Read More

Rippers’ Gear Test: The World’s Best Infant Lifejacket—Salus Bijoux

If you tell people that you've taken teensy, just-born babies out on the water—be it in a raft, a sailboat, or a 15-horsepower runabout—invariably, the first question you'll get is, “They make lifejackets that small?” Yes, in fact, they do. 

But not all infant PFDs are created equal. When our older daughter, Pippa, was a month old and traveled to Stony Lake for the first time, my mother rustled up some ancient lifejacket from the depths of the boathouse that looked like it’d been around since my infancy a billion years ago. It had surely been an adequate piece of flotation apparatus in its day, but its day was most definitely past. The chest and back flotation panels had faded from rescue-me! orange to rust-colored sepia, and the buckle on the crotch strap had to be re-threaded. We used it for a few weeks, and even cinched down to its tightest, most compact size, it still swallowed the baby. She was all PFD, no Pippa (exhibit A). Surprisingly, it didn’t seem to bother her that the zipper rode up to her chin and she could barely flap her little arms—swaddled in her lifejacket, she zonked out the minute we started the engine. But what killed the deal for us was the float test: When, a few weeks in, we tossed the PFD into the lake—sans baby, of course—it sopped up water like a sponge and listed ominously to port. 


DSC_0038Exhibit A: Ouch

We were about to unearth another similar mini PFD from the mountain of lifejackets in the back hall when a cottage friend clued me into The World’s Best Infant Life Jacket, Period. Made by Canadian marine safety company Salus, the Bijoux offers a radical re-think on standard PFD design. Instead of a scaled-down, beefed-up adult jacket—zipping and buckling across the chest and securing with a crotch strap—the Bijoux is designed to go on like a mesh harness between the legs, and its one-piece front flotation panel buckles on either side of the neck. This gives it a snug fit without dreaded chin-pinch and ensures that the baby will turn face up in the water. Key!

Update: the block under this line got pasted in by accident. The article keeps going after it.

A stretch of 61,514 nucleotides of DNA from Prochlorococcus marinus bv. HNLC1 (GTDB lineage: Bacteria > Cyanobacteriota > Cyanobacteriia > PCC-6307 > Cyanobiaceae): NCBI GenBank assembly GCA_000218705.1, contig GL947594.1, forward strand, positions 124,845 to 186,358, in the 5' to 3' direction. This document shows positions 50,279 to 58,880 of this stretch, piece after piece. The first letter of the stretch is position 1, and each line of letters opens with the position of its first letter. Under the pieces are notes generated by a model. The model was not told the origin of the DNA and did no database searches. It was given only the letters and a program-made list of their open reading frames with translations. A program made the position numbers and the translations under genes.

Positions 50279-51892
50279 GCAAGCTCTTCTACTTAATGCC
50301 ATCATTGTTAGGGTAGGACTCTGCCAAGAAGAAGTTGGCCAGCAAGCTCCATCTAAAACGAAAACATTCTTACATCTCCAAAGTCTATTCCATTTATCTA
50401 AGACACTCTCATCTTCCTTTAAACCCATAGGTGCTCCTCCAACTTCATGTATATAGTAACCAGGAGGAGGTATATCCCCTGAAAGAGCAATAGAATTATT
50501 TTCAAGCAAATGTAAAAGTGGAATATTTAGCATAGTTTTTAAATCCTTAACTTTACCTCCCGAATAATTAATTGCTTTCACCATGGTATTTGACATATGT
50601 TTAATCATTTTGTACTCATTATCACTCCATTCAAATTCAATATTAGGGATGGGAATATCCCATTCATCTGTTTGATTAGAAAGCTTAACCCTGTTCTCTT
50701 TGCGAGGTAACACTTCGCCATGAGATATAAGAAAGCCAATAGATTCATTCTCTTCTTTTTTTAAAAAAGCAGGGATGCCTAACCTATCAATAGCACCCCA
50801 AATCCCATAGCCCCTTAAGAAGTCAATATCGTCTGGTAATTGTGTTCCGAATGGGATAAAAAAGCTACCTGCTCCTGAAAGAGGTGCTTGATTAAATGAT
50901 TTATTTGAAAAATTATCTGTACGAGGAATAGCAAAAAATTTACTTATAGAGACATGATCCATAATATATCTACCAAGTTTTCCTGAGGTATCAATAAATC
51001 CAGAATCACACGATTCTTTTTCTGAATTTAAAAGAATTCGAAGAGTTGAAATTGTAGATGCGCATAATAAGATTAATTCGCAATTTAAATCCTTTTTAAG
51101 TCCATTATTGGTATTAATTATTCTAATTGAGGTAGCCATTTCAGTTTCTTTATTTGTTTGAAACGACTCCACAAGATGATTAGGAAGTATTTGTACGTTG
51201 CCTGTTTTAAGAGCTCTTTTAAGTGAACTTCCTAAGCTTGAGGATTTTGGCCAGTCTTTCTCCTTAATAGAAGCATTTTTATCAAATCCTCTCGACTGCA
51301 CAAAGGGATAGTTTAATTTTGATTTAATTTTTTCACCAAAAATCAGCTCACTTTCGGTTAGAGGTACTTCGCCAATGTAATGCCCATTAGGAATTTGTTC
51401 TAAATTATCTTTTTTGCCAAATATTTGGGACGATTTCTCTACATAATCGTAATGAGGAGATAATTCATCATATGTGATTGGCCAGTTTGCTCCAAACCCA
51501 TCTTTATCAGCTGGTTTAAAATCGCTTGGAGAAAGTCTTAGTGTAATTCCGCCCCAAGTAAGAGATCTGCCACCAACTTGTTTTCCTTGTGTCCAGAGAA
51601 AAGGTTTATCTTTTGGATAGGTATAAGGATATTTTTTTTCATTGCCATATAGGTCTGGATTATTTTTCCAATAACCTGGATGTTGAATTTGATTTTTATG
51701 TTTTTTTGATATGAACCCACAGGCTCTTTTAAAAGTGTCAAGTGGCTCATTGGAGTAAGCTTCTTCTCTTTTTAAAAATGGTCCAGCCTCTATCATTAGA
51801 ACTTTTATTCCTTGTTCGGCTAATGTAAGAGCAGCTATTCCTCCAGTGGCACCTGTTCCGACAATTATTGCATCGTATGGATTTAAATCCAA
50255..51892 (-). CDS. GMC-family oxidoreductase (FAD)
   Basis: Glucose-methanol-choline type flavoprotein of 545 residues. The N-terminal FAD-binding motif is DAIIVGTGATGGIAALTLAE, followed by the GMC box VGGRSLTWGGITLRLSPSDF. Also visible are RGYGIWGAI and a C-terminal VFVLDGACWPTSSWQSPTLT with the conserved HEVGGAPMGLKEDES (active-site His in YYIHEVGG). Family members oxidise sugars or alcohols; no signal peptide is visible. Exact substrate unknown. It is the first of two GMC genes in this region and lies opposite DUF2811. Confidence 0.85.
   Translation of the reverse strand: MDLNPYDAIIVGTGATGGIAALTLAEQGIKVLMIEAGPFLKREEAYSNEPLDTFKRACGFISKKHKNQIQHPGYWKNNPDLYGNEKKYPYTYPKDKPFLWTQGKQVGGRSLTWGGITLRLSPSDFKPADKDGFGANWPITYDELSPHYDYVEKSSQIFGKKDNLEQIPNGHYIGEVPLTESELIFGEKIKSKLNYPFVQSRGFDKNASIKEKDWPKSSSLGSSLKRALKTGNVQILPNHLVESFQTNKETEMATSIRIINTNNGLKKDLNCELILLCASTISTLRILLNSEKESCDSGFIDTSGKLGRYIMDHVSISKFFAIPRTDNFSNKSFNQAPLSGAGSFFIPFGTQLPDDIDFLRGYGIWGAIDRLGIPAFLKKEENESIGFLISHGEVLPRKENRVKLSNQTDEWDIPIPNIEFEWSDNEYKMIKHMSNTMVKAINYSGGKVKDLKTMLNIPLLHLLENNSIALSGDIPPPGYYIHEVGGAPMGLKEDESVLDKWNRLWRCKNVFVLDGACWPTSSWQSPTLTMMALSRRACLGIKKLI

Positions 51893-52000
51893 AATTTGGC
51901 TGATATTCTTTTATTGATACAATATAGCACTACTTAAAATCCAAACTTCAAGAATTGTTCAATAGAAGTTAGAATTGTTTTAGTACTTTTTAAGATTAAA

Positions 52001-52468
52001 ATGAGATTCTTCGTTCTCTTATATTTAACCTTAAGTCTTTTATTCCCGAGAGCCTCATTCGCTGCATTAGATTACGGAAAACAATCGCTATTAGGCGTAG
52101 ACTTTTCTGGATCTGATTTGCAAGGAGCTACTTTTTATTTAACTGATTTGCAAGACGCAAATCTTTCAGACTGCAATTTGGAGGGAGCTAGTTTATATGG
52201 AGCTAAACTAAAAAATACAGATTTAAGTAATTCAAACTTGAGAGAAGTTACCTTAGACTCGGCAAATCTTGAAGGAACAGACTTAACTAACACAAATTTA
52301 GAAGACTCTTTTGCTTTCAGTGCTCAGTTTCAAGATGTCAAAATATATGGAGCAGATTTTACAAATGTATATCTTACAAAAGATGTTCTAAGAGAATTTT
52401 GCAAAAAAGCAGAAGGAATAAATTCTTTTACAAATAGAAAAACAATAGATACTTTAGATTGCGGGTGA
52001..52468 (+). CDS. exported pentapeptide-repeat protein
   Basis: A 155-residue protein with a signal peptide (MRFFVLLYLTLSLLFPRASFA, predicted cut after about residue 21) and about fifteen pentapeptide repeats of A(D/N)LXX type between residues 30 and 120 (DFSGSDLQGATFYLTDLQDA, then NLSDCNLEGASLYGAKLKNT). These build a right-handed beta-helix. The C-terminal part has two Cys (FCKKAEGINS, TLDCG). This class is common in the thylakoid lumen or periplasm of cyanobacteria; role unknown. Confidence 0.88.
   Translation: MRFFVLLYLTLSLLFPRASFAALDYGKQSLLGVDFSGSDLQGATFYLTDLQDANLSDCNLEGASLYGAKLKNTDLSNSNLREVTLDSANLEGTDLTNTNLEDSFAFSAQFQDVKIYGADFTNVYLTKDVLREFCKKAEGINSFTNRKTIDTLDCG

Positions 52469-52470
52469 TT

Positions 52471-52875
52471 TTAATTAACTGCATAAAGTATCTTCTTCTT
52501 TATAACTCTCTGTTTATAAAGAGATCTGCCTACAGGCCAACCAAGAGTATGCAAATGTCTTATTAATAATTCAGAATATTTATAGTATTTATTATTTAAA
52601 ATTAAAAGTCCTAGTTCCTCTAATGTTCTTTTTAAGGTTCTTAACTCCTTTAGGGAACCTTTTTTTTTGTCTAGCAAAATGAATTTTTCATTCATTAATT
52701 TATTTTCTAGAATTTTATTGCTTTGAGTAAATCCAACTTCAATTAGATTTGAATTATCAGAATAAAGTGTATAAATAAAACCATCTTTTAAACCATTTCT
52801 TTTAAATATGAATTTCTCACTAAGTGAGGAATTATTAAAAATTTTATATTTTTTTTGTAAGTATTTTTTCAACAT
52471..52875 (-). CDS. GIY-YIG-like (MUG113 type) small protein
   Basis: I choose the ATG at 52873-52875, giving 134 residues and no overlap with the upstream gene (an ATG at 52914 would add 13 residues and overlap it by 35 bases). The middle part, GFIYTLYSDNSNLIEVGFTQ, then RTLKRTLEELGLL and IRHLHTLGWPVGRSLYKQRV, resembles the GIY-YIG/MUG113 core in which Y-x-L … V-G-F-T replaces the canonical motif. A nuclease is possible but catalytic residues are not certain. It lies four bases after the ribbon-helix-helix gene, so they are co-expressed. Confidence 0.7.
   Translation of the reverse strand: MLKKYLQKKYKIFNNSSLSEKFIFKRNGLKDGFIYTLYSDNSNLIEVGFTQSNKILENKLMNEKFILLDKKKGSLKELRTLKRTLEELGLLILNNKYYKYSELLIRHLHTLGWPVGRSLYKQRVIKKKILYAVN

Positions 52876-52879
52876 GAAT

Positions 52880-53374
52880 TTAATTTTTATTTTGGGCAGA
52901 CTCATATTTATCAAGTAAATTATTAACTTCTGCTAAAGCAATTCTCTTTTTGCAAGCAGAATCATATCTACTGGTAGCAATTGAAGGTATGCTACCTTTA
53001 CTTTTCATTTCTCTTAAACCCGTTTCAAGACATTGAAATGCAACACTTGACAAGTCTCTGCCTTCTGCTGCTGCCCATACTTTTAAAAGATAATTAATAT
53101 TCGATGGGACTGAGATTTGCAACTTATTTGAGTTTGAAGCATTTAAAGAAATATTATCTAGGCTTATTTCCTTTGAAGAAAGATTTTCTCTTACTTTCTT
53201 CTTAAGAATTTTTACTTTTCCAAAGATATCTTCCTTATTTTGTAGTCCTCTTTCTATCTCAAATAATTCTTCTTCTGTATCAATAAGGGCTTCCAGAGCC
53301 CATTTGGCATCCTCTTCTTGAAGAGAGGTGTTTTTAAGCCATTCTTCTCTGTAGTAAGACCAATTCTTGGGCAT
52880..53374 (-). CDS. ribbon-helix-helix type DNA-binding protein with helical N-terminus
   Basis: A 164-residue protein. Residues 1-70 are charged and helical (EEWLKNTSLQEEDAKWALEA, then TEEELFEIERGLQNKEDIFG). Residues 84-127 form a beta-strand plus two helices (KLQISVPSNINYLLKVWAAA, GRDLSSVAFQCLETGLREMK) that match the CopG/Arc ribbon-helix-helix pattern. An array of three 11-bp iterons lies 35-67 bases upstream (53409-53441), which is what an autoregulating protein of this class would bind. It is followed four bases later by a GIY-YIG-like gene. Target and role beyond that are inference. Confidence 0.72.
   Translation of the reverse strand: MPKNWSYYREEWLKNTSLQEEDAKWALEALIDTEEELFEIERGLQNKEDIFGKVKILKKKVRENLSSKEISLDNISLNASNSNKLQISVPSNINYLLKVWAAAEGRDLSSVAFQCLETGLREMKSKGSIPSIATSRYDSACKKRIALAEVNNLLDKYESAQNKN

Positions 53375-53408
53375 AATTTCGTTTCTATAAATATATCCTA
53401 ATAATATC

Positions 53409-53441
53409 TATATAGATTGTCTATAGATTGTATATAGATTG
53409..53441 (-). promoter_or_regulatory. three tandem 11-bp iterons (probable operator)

Read More

Free Newsletters

Dispatch This week's featured articles, reviews, and videos. Sent twice weekly.
News From the Field The most important breaking news from around the Web. Sent daily.
Outside GOOur hottest adventure-travel tips and trips. Sent occasionally.
Outside Partners Outside-approved deals and special offers from select partners. Sent occasionally.

to Outside
Save Over

Magazine Cover

iPad Outside+ App Access Now Included!




Apr 20, 2014

Previous Posts




Blog Roll

Recent Comments

  1. John Morris commented on

    The Top Five Tips on...

    Thank you very good and a healthy...

  2. CJ commented on

    The Top Five Tips on...

    This is great information, although I...

  3. Pedro commented on

    Hydrate or Cry: Make...

    Is this a 6% drink like Gatorade? How...

Current Issue Outside Magazine

Subscribe and get a great deal! Two free Buyer's Guides plus a free GoLite Sport Bottle. Monthly delivery of Outside—your ultimate resource for today's active lifestyle. All that and big savings!

Free Newsletters

Dispatch This week's featured articles, reviews, and videos. Sent twice weekly.
News From the Field The most important breaking news from around the Web. Sent daily.
Gear of the Day The latest products, reviews, and editors' picks. Coming soon.
Outside Partners Outside-approved deals and special offers from select partners. Sent occasionally.

Ask a Question

Our gear experts await your outdoor-gear-related questions. Go ahead, ask them anything.

* We might edit your question for length or clarity. If it's not about gear, we'll just ignore it.